A Negative PPD Explained

By Isa Siewert and Dave Lane


So this month, you may have notice that your milk check had a negative PPD (Producer Price Differential) line. This may seem like you are not getting the full value of your milk, but in reality, it is just the “adjustment or differential” needed to pay out the amount of money in the revenue pool. The good news is that it is a sign of a strengthening market!

What is milk pricing?
In the US, the minimum price of milk is set by the USDA through Federal Milk Marketing Orders (FMMO). Milk is priced by four classes, or categories, and the price of milk is actually determined by what the milk will be used for. Class I milk is fluid milk, Class II is for soft products like ice cream, Class III is for cheese, and Class IV is for butter and dry products. Each of these, when purchased from a farm by a processor, has a different price attached to it.

These prices are decided in a few different ways. Class I and II prices are announced as a set value prior to the month using price data from the last two weeks in what is called the advance pricing. Then, at the end of that month, class III and IV prices are announced using the aggregate pricing data from the whole month. Let’s take a look at a recent example:

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All of the money spent on the purchase of milk does not go straight to the farmers, rather it is gathered in a revenue sharing pool. This pool then is assigned one aggregate price per pound by combining the minimum price of each class. This conglomerate price is called the blend.

So what is the PPD?
So advance prices for class I and II are calculated using metrics called component prices. Components are the parts of the milk that will be used in each class such as protein, butterfat and other solids. Each of these are assigned a value using a full month’s data and is announced alongside the class III and IV prices. Advance prices are set using the component value data from the last two weeks.

At the end of the month, however, the new value of the components is released, which then dictates the true value of the milk that month.

PPD is the Producer Price Differential, and it is simply a measure of the difference between the blend price and the pooled price of the components. When class III prices are announced, within that announcement are the values of protein, butterfat, and other solids, the value of all three together is the pool price. Then the combined value of all four classes is the blend price.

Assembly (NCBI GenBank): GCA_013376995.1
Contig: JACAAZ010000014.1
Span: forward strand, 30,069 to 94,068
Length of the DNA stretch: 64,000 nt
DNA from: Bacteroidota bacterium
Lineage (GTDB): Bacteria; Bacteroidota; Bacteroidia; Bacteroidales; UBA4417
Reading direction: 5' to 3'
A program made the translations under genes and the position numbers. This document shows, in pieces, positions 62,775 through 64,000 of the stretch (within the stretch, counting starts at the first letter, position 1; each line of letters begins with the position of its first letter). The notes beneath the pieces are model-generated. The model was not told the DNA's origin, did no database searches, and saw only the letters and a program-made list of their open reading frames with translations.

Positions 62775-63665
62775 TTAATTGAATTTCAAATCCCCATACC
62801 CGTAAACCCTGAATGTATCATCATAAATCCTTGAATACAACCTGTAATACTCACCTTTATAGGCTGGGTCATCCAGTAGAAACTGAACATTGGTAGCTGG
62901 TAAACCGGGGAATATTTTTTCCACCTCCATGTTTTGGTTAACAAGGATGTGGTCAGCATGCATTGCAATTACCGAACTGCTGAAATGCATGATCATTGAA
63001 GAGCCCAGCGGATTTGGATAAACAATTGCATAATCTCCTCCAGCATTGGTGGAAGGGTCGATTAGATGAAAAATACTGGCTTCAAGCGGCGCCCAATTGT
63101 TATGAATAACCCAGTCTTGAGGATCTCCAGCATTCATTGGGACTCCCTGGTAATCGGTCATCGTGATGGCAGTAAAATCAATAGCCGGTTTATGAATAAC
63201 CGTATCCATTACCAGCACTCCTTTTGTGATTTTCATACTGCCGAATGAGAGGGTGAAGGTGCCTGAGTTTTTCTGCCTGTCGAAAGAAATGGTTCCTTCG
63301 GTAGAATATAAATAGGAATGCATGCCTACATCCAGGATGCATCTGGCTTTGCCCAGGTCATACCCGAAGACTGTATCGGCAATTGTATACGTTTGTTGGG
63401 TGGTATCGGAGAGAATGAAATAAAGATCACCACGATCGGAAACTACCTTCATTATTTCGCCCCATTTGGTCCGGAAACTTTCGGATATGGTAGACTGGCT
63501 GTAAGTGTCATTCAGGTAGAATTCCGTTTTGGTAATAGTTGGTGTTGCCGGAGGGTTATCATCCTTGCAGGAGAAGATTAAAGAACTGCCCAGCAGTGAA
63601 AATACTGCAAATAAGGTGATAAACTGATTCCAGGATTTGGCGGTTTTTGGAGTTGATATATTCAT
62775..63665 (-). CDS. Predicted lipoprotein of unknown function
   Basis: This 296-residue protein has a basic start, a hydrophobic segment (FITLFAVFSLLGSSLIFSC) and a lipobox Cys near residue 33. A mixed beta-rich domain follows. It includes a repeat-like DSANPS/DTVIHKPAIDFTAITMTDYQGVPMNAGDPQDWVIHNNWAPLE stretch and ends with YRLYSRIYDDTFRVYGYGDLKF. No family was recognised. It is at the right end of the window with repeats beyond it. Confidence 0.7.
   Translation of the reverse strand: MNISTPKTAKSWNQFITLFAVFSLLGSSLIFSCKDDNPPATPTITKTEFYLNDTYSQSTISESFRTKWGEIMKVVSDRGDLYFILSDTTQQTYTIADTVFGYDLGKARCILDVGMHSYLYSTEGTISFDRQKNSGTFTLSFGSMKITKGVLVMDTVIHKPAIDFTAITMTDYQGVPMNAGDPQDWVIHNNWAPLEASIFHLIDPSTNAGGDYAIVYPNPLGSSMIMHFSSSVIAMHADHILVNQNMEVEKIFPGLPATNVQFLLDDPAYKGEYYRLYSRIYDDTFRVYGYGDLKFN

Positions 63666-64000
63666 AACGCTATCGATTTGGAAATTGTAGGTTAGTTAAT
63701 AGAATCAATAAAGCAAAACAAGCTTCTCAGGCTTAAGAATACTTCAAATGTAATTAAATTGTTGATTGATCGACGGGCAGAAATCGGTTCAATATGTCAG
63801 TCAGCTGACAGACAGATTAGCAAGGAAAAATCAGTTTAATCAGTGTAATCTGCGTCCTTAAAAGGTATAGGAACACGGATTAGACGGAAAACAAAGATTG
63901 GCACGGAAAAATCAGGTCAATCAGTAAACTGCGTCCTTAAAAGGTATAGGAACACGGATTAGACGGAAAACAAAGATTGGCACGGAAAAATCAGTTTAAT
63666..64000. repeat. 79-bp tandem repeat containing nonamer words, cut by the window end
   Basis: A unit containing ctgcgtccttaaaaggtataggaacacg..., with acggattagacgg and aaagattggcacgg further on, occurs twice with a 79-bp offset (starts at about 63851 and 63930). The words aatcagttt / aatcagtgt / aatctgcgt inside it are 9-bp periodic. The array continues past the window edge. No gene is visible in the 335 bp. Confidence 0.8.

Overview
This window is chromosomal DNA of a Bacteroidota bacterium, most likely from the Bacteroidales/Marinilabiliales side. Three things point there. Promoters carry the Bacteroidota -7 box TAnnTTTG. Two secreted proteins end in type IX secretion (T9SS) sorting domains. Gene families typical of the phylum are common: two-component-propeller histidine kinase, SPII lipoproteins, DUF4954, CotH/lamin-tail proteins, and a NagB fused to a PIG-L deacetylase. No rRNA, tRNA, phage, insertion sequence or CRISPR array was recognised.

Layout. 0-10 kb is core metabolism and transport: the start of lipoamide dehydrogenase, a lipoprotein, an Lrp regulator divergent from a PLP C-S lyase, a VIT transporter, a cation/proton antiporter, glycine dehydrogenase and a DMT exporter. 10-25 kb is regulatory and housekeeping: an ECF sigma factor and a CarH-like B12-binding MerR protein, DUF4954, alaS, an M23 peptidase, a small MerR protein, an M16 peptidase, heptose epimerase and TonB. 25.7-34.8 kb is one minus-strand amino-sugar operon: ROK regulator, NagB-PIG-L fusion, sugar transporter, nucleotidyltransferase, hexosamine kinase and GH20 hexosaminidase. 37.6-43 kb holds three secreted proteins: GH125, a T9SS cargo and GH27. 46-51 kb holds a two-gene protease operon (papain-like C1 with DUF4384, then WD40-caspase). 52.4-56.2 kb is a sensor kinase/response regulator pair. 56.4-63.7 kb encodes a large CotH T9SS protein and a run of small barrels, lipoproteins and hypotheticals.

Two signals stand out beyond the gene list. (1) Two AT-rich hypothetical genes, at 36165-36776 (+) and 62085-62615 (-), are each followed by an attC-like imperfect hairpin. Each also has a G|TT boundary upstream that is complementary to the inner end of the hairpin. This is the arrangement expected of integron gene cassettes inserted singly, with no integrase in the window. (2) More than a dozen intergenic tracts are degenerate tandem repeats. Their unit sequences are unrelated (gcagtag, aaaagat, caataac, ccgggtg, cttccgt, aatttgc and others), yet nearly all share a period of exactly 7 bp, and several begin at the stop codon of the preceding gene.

So, we can say that the blend price is equal to class III plus the PPD.

Why is the PPD negative?
This month, the PPD is negative, which is a result of the pool price from class III being higher than the blend price! Historically, class III has been lower than class I and II, so when the prices come out, the blend price is higher than the component values, resulting in a positive PPD. But, this month, the class III price has skyrocketed and raised the component prices to a point where the value of milk is actually higher than what the blend can pay out.

Is a negative PPD bad?
No! The PPD is a representational measure and the blend of all four classes is still being paid out to farmers. The PPD isn’t actually subtracting anything from the amount received but is rather showing the difference observed between the class and component value. Even with a positive PPD, there is no extra money being added to your check.

A negative PPD can actually be an indicator of good things to come. Remember that advance prices are based on the component prices of the previous month. So the next advance price may be higher because it is based on this current month’s high component prices. Class III sets the stage for changing milk prices but there is a short time lag between component pricing and advance pricing.

In the upcoming months, milk prices will continue to rise and the PPD will slowly shift back away from the negative range as the market catches up. In the end, PPD is potentially a positive forecasting measure that can predict great movements in the milk market and it is not necessarily cause for concern.
 
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